Finally. . . It looks like we're on the way. Next month we're off to Westray come hell or (thanks to global warming) high water.

After such a long time hanging around waiting for something to happen, we seem to have movement at last. A very nice young couple have put in a reasonable offer for the house and seem keen to get things moving swiftly, while my wife Sal has put in her notice at work and finishes on July 13. So we've got to go really, or face living in a tent on Meole Brace roundabout, although that's very handy for Sainsburys.

I have to admit some major reservations about leaving and the bottom lip quivers a little when I think of two or three people I will miss terribly, but it's time to put on a happy face, whistle nonchalantly and get on with it.

After several weeks of relative inactivity and, let's be honest, boredom, I'm excited about clearing the five-year-old chicken muck out of the animal shed, cutting down eight-years-plus undergrowth in the veg garden and dividing the top field up into paddocks for the pigs.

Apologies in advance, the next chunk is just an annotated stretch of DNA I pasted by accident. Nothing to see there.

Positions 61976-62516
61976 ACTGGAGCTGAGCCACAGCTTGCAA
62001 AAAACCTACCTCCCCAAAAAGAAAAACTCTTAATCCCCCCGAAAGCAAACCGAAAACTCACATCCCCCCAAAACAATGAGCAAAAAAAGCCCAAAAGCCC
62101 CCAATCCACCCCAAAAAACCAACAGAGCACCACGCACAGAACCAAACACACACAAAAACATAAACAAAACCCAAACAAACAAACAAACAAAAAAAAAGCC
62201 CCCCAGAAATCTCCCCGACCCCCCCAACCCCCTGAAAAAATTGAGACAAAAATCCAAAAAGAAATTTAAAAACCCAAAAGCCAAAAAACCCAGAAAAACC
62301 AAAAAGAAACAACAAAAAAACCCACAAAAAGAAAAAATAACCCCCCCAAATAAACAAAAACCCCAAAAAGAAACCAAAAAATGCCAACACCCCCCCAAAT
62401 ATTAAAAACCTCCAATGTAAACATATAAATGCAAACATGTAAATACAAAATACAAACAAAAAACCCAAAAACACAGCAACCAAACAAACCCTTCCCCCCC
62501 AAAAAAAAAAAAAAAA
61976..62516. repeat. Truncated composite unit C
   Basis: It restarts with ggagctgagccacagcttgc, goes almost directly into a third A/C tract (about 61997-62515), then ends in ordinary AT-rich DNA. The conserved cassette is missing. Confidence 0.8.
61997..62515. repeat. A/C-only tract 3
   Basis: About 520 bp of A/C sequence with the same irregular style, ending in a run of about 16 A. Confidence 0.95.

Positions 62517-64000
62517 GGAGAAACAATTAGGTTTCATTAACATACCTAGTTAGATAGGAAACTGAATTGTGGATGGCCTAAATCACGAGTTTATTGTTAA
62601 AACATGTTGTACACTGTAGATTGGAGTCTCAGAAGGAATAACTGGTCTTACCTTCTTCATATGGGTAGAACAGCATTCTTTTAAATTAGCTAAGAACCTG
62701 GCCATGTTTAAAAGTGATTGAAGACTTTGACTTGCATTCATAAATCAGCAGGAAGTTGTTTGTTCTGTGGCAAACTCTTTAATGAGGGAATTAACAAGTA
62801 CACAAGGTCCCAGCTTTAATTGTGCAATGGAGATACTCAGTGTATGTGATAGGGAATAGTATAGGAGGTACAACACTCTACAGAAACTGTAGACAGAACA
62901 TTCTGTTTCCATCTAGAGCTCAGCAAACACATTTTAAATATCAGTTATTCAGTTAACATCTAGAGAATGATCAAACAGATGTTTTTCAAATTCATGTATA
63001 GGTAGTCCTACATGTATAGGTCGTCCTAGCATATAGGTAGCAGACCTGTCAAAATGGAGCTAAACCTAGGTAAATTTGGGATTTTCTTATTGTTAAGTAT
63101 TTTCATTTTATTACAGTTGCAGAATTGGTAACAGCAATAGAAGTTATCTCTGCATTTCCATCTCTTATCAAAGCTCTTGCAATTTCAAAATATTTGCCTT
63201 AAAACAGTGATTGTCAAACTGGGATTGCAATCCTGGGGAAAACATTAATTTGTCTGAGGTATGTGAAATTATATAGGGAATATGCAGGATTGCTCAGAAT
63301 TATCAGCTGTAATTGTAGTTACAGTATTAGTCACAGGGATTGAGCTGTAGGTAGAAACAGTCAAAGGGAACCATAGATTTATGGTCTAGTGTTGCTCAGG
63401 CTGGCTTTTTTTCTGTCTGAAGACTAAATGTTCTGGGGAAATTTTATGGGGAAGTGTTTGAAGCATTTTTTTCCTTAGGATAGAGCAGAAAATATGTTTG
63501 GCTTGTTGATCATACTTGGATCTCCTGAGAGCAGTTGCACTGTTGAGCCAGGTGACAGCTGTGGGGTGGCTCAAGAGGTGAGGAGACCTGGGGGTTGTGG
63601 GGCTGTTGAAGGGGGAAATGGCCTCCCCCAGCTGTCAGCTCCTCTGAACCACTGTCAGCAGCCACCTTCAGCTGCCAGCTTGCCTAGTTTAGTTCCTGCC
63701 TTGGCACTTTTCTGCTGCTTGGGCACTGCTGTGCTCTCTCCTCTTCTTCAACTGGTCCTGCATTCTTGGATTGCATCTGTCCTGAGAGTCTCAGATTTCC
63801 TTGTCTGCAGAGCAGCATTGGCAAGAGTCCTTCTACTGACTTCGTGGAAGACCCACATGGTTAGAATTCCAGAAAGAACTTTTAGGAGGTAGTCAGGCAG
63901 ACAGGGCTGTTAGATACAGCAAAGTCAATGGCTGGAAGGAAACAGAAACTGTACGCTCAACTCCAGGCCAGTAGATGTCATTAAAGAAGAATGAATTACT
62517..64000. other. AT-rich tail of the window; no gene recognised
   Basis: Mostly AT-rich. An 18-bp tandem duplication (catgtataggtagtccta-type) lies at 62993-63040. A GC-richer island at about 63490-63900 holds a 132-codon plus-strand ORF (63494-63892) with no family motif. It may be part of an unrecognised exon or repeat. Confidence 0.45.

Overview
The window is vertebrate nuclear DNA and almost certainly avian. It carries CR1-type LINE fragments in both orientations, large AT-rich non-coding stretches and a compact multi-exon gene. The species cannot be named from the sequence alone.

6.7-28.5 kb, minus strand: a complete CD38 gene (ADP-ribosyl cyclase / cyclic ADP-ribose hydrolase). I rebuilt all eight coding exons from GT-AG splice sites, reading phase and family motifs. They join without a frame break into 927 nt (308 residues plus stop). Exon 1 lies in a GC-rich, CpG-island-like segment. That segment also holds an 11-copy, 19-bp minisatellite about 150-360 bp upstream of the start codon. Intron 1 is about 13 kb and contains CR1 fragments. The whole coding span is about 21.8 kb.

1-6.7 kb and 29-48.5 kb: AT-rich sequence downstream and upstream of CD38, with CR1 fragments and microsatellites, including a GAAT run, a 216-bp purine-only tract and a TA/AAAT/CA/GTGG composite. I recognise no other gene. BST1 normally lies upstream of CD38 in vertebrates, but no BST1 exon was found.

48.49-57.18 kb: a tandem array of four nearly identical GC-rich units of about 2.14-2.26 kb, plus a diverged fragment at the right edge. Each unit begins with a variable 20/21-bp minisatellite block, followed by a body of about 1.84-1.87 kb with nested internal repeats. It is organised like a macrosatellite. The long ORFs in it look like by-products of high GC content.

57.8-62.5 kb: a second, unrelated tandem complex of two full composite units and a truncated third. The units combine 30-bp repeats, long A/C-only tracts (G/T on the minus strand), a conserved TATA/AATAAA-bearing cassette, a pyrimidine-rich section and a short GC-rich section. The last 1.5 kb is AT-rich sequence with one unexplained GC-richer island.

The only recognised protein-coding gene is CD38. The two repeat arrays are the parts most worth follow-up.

Speaking of which, I hope to have the first inmates installed before the autumn, thanks to a breeder of British Saddlebacks based near Thurso, only a quarter of a mile from the Orkney ferry.

Of course, there's the small matter of the house to consider. The roof doesn't let in the rain, but it's made of corrugated asbestos and there's woodworm in the joists. The floors are basically flagstones laid on beaten earth - nothing so luxurious as damp-proofing - while the windows are rotten and the front door. . . less said the better.

The bathroom works all right, with the ancient Aga heating enough water pumped up from the well to fill the massive bath.

We've got a thousand and one plans for the place, some of which actually may come into being, but I strongly suspect the first task will be to stop treating it like a holiday and actually get down to some hard work.

We're under no illusions. . . this is going to be tough and we had a reminder recently when a friend sent pictures of his house in Pierowall (Westray's village) during the storms in early March. Apparently at the height, winds a couple of miles offshore reached tornado-speed and waves were breaking over the house - a fine test of the nice new windows Eric installed last summer.